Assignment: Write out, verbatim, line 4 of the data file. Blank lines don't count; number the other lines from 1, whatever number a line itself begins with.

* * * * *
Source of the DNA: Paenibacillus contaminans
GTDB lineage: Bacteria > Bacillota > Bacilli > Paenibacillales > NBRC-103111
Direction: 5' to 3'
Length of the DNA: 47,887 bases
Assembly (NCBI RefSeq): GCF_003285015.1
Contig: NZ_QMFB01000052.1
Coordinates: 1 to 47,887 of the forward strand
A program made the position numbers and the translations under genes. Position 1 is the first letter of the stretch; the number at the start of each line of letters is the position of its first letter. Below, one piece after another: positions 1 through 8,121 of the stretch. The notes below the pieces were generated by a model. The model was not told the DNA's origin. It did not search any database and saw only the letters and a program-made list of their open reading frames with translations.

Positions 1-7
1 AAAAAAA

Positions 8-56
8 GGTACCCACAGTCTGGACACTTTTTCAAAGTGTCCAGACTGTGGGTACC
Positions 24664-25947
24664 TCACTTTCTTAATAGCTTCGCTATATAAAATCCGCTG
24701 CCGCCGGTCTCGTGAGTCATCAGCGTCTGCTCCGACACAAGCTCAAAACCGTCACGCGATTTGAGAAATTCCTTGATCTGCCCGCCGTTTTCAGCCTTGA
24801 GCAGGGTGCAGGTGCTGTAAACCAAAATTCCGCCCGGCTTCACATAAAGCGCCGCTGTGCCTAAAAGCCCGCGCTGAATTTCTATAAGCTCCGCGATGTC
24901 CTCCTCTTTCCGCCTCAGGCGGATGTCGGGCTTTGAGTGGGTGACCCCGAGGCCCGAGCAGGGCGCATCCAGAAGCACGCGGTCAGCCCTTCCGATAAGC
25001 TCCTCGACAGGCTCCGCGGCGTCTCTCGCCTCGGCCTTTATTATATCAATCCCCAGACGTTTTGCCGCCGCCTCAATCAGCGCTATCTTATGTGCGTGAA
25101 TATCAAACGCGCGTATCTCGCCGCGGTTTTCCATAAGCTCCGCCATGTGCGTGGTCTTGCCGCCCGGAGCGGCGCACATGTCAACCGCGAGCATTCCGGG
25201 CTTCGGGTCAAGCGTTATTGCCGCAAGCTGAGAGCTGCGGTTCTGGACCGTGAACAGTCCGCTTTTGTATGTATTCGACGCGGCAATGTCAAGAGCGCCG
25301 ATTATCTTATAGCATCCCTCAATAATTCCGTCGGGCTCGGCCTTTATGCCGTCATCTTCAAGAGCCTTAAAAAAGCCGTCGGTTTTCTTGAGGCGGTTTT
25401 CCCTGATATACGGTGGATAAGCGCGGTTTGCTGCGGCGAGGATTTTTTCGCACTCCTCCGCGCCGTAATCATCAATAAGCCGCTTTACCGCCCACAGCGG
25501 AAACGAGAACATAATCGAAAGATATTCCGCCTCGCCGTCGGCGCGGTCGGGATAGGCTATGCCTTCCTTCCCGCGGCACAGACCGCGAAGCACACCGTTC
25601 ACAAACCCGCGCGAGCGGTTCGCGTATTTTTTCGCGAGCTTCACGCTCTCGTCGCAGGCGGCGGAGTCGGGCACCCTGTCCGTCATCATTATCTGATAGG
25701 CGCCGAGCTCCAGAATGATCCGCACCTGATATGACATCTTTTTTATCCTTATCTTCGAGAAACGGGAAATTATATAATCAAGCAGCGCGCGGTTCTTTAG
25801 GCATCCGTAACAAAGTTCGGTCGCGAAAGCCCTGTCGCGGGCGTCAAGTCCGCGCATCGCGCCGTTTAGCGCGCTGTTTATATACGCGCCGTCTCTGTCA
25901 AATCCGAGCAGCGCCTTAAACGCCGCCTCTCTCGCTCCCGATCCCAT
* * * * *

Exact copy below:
Length of the DNA: 47,887 bases